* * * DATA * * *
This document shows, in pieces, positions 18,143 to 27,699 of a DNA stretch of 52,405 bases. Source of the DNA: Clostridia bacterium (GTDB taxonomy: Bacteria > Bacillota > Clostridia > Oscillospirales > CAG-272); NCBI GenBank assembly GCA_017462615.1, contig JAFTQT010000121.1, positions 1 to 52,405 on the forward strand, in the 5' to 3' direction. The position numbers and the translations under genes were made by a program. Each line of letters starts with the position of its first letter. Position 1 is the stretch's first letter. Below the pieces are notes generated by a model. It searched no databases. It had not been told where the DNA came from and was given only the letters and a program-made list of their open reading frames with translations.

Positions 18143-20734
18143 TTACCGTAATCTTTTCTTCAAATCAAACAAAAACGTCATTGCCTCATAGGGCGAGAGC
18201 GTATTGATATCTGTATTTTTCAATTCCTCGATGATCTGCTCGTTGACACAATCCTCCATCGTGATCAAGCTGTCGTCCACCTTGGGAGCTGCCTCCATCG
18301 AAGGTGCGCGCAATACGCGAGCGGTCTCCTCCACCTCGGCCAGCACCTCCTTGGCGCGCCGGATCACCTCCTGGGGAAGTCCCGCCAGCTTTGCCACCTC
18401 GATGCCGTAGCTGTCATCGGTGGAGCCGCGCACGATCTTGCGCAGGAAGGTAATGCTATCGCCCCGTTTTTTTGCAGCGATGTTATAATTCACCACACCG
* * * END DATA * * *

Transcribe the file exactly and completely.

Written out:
This document shows, in pieces, positions 18,143 to 27,699 of a DNA stretch of 52,405 bases. Source of the DNA: Clostridia bacterium (GTDB taxonomy: Bacteria > Bacillota > Clostridia > Oscillospirales > CAG-272); NCBI GenBank assembly GCA_017462615.1, contig JAFTQT010000121.1, positions 1 to 52,405 on the forward strand, in the 5' to 3' direction. The position numbers and the translations under genes were made by a program. Each line of letters starts with the position of its first letter. Position 1 is the stretch's first letter. Below the pieces are notes generated by a model. It searched no databases. It had not been told where the DNA came from and was given only the letters and a program-made list of their open reading frames with translations.

Positions 18143-20734
18143 TTACCGTAATCTTTTCTTCAAATCAAACAAAAACGTCATTGCCTCATAGGGCGAGAGC
18201 GTATTGATATCTGTATTTTTCAATTCCTCGATGATCTGCTCGTTGACACAATCCTCCATCGTGATCAAGCTGTCGTCCACCTTGGGAGCTGCCTCCATCG
18301 AAGGTGCGCGCAATACGCGAGCGGTCTCCTCCACCTCGGCCAGCACCTCCTTGGCGCGCCGGATCACCTCCTGGGGAAGTCCCGCCAGCTTTGCCACCTC
18401 GATGCCGTAGCTGTCATCGGTGGAGCCGCGCACGATCTTGCGCAGGAAGGTAATGCTATCGCCCCGTTTTTTTGCAGCGATGTTATAATTCACCACACCG